Rated R for all the mass murder going on. There have been criticisms that Michael acts more like Jason with his sheer body count in this one. I never really knew that there was a difference. But there's some pretty gnarly violence in here, bordering on torture. Michael really seems to enjoy what he does on a scope that maybe I forgot about. Of course, there's language and alcohol abuse, but that seems pretty mild if you are okay with watching some pretty brutal gore. R.
DIRECTOR: David Gordon Green
I have to admit, I wasn't in the Halloween spirit this year. I'm not talking about the franchise. For a guy who was pretty aggressively Halloween in the past, this year it just seems like a burden. A lot of that comes from the snob in me. It seems so basic to preach how Halloween is your favorite season. But that was me. How can I throw stones? But I did want to watch Halloween Kills, despite my mildly lackluster reception to David Gordon Green's previous Halloween entry. (Note: It is impossible to call anything just Halloween anymore.) It didn't hurt that it was on Peacock and that went a long way. But it also got lukewarm reviews...
...and that's when I remembered how much I like a good Halloween movie. Halloween Kills might be one of the more undervalued entries in the franchise. I know that people wanted a second reboot and were excited to know that this was going to retcon all of the other movies. It would have gone from the 1978 Halloween to a real-time sequel with David Gordon Green's entry. But I found that movie dull because I didn't do anything all that new and different with the exception of making Michael Myers an octogenarian. It was the old Michael and Laurie dynamic that so many movies in the franchise capitalized on and that Jamie Lee Curtis has made a career out of. But Halloween Kills did something very different for me and I absolutely loved it. I was nervous for a lot of it, so please be patient for trying to explain my thought process about it. But the final result of the film may make Halloween Kills my second favorite Halloween movie.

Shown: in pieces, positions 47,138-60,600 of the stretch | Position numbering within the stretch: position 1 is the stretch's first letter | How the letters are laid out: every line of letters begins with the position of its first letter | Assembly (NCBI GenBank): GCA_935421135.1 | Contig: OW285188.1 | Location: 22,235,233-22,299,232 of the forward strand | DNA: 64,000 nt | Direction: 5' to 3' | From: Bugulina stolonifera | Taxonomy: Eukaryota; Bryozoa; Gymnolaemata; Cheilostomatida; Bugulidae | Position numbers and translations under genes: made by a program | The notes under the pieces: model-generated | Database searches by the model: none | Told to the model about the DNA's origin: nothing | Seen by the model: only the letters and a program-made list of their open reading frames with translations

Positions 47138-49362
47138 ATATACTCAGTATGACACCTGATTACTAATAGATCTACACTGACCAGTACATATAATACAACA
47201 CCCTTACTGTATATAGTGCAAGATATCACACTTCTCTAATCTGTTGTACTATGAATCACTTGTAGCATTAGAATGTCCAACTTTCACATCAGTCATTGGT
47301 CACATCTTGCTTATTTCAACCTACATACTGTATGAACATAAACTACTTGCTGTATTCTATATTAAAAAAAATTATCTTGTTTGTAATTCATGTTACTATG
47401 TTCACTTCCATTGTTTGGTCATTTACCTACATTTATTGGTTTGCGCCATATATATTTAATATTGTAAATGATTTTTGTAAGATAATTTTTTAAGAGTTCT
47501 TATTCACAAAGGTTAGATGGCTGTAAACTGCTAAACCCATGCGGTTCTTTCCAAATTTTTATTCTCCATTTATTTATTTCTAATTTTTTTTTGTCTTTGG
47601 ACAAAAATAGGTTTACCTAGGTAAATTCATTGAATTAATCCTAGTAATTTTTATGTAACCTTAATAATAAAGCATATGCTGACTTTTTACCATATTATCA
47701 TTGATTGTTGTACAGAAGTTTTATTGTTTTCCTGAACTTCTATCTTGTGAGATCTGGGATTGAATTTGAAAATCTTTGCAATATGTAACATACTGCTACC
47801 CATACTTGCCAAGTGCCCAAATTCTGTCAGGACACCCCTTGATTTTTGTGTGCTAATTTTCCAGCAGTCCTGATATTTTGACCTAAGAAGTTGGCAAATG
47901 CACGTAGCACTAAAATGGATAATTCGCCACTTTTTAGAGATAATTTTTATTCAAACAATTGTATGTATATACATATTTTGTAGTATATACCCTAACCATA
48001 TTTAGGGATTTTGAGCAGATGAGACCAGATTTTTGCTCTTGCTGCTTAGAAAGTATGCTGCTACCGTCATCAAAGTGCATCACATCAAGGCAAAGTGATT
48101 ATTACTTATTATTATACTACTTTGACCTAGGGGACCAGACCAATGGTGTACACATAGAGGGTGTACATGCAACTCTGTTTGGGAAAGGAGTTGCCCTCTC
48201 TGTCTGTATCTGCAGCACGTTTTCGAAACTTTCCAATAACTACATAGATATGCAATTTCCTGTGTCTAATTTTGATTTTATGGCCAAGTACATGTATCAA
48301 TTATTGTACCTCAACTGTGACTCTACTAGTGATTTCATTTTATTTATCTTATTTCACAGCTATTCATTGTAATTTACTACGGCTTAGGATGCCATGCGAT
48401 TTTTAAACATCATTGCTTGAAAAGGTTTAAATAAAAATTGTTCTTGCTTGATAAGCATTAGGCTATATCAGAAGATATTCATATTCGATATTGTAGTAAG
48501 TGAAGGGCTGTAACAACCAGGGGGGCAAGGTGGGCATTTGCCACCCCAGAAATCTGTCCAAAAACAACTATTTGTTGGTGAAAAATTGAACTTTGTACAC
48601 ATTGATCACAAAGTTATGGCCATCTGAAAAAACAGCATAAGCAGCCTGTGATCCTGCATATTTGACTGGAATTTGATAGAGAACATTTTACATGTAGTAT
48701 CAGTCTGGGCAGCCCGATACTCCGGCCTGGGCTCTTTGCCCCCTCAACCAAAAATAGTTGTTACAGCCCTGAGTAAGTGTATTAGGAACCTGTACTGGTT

The thing about the classic slasher movie is that there isn't much that one can do with sequels that doesn't get goofy. These movies become about cults, space, or found footage concepts that completely make these films inaccessible to the average viewer. The protagonist for these films was always meant to be our avatar. Laurie Strode in Halloween was innocent and honest. We wanted to be Laurie, which made her such a powerhouse to root for. But there's only so much good will that an audience can give before there needs to be a change. After all, as much as sequels are supposed to capture the joy of the first film, they are also meant to progress and take chances. Halloween Kills might be the first horror sequel to completely change the formula of the slasher film. While I can't deny that Michael Myers is still the antagonist of the film, the movie cares less about Michael's horror based killing spree. The movie cares more about how we react to tragedy in both healthy and unhealthy ways.
David Gordon Green's Michael, in this movie, is almost a hurricane. He's out there and people feel helpless. Maybe a more apt idea is that Michael is a terrorist action against the United States. Michael has been the source of trauma for the citizens of Haddonfield for 40 years. I often think about 9/11 and how we said that terrorism wasn't going to let it beat us. There was this swell of patriotism that may or may not have devolved into nationalism. It came from this blind anger and this addiction to the notion that we were always morally right, despite the fact that we did these morally abhorrent things both domestically and internationally. When people wanted to find healthy responses to trauma, many people in this country got really angry and decided it was up to mob rule to try to grasp onto that false sense of patriotism. That's what Halloween Kills is. Now, from what I understand, Halloween Kills has been in the can for a while. It was one of those movies that was affected by Covid. But it was also made during the Trump administration, so the seeds of January 6 were there all along.